Regarding the Importance of Financial Controls, James W. Thompson (St. John’s University, New York) wrote on July 28, 2011:
First, let me take a moment to thank Professor Fischer for taking the time to review our text and especially for the time he spent reviewing my chapter on stewardship in The Concise Guide to Catholic Church Management.
Financial reporting in the for-profit world has been evolving for the past one-hundred years. It had its beginnings with an emphasis on the “Balance Sheet.” It now encompasses the results of operations (hence, the business focus on “Earnings per Share”) and the sources and uses of cash from all aspects of the business, not just operations. Therefore, I felt it appropriate to apply this perspective to parish operations. I believe it would take much more time in the chapter to develop this topic, especially as to how these financial statements interact. I felt in that in writing the chapter the time would be better spent discussing parish fraud and its effects.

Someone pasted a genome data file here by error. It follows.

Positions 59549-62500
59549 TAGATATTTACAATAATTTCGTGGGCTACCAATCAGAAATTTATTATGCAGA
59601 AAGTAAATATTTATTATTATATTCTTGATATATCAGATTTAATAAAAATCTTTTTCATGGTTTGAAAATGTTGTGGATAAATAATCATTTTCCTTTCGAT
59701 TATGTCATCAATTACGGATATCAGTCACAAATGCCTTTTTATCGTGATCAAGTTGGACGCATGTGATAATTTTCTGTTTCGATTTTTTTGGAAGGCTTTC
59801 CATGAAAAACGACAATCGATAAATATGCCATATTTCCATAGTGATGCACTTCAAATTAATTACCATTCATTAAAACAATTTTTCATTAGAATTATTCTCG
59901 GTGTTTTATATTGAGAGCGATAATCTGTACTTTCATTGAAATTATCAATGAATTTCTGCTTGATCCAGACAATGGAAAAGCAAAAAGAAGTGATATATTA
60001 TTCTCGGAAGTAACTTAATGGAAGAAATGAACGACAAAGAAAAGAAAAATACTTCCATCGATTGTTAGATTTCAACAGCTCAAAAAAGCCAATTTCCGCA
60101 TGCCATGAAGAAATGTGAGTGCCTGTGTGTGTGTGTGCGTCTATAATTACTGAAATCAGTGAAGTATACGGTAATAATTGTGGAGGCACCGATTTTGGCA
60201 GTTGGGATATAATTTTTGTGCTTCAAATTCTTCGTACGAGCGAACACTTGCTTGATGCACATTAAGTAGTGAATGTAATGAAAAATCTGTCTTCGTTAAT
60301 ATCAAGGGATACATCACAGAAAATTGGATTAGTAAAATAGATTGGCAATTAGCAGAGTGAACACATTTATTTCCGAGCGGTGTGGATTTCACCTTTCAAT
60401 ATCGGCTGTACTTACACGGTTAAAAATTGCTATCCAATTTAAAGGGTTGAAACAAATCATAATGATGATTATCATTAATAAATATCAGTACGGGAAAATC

The review failed to mention the time devoted to the chapter presentation of the effects of fraud. The results of fraud are not only felt in an individual parish, but the bad publicity which may result can have long-lasting effects on the ability of the “Universal Church” to raise the funds necessary to finance its operations. Hence, I believe that understanding of controls over all the parish assets, including cash, buildings, purchasing and equipment are essential. For this reason I devoted a good portion of the chapter to the bad publicity that resulted from a series of actual parish frauds and how they were perpetrated. I believe an understanding of these negative effects is essential not only to the pastor, but also to the parish board. Hence, I believe that the text is essential reading not only for pastors, but parish board members also.